GKN shares skyrocket after it thwarts £7bn takeover

GKN said that it was accelerating plans to demerge its £4.2 billion annual revenue automotive business from its £3.4 billion aerospace operations after the unsolicited £7 billion takeover proposal from Melrose, a specialist in buying troubled engineering firms, shaking them up and selling them on again. Compounding the upheaval, the United Kingdom decision to leave the European Union has clouded the outlook for the country's autoparts manufacturers due to their reliance on open trade.

The share-and-cash offer, tabled on January 8th, valued GKN at 405 pence per share at that time, a 24 per cent premium to the closing price the day before.

GKN also said that Anne Stevens, now Interim Chief Executive, has agreed to become the Group's new Chief Executive with immediate effect.

GKN said each business would have distinct investment profiles and capital allocation policies. The shares have boosted the benchmark FTSE 100 index which now stands 0.14 percent higher at 7,773.73 points. Melrose believes that shareholder value would be maximised by it significantly improving the businesses prior to any separation.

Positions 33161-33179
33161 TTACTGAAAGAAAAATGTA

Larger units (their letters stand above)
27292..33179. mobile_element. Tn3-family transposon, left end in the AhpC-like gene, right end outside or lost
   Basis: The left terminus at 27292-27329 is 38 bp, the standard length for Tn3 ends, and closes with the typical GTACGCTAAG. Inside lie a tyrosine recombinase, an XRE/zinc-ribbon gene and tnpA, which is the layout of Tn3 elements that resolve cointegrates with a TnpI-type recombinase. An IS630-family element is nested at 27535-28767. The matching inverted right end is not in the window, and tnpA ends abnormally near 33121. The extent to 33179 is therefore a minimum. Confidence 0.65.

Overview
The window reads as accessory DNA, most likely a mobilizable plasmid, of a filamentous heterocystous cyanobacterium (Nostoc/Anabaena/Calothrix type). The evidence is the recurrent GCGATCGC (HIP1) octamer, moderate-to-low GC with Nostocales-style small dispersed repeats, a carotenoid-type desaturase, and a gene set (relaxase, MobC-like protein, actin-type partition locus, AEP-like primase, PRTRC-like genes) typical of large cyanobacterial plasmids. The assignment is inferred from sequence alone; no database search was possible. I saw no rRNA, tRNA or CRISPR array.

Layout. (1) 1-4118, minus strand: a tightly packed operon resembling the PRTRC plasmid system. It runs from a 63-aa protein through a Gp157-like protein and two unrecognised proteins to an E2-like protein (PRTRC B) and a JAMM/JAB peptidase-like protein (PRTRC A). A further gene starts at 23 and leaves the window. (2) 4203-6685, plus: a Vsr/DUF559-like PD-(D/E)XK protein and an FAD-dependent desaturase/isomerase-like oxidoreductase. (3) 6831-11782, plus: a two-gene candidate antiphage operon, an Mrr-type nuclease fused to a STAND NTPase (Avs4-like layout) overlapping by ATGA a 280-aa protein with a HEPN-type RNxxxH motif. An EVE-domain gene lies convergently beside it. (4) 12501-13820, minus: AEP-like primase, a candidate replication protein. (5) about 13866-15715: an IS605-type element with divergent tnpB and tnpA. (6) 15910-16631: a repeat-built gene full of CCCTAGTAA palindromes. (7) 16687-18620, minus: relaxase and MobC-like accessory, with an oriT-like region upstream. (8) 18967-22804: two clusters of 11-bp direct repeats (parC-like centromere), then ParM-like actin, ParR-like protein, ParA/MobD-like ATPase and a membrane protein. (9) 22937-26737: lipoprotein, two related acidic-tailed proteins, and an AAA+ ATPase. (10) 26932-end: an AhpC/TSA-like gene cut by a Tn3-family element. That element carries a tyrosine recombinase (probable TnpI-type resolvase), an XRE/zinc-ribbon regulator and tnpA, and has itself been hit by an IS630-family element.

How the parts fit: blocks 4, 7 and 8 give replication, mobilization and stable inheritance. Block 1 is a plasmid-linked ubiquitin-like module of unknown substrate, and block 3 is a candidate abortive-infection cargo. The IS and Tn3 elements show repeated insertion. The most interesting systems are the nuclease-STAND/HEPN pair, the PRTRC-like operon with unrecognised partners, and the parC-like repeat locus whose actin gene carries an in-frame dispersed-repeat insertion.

In its own statement, released mid-morning Melrose said it believes that there would be "significant operational and commercial benefits arising from Melrose's ownership of GKN's businesses, reversing a history of existing GKN management not delivering on margin targets".

Melrose now has until 5pm on 9 February to decide whether it intends to make a firm offer for GKN or not. The cash portion of the bid would be financed by debt.

The company's autos unit, which makes drivetrain components, accounts for nearly half of sales versus just over a third from aerospace, though the latter generates more profit at 44 percent of the total.

One shareholder in Melrose, who also previously used to own stock in GKN, said "good assets, bad management" had always been the story at GKN. The group also has metallurgy and land-systems divisions.

A second large writedown at the aerospace division in November saw the departure of chief executive-designate Kevin Cummings, the head of the aerospace division who had been set to take over the top job this month.

October 13: GKN announces charges of 55 million pounds, including 15 million from the North American unit that Cummings once ran, after a review.

GKN confirmed its position as a major supplier of jetliner wing, tail and fuselage components with the purchase of an Airbus plant in Filton, England, in 2008.

Vanessa Coleman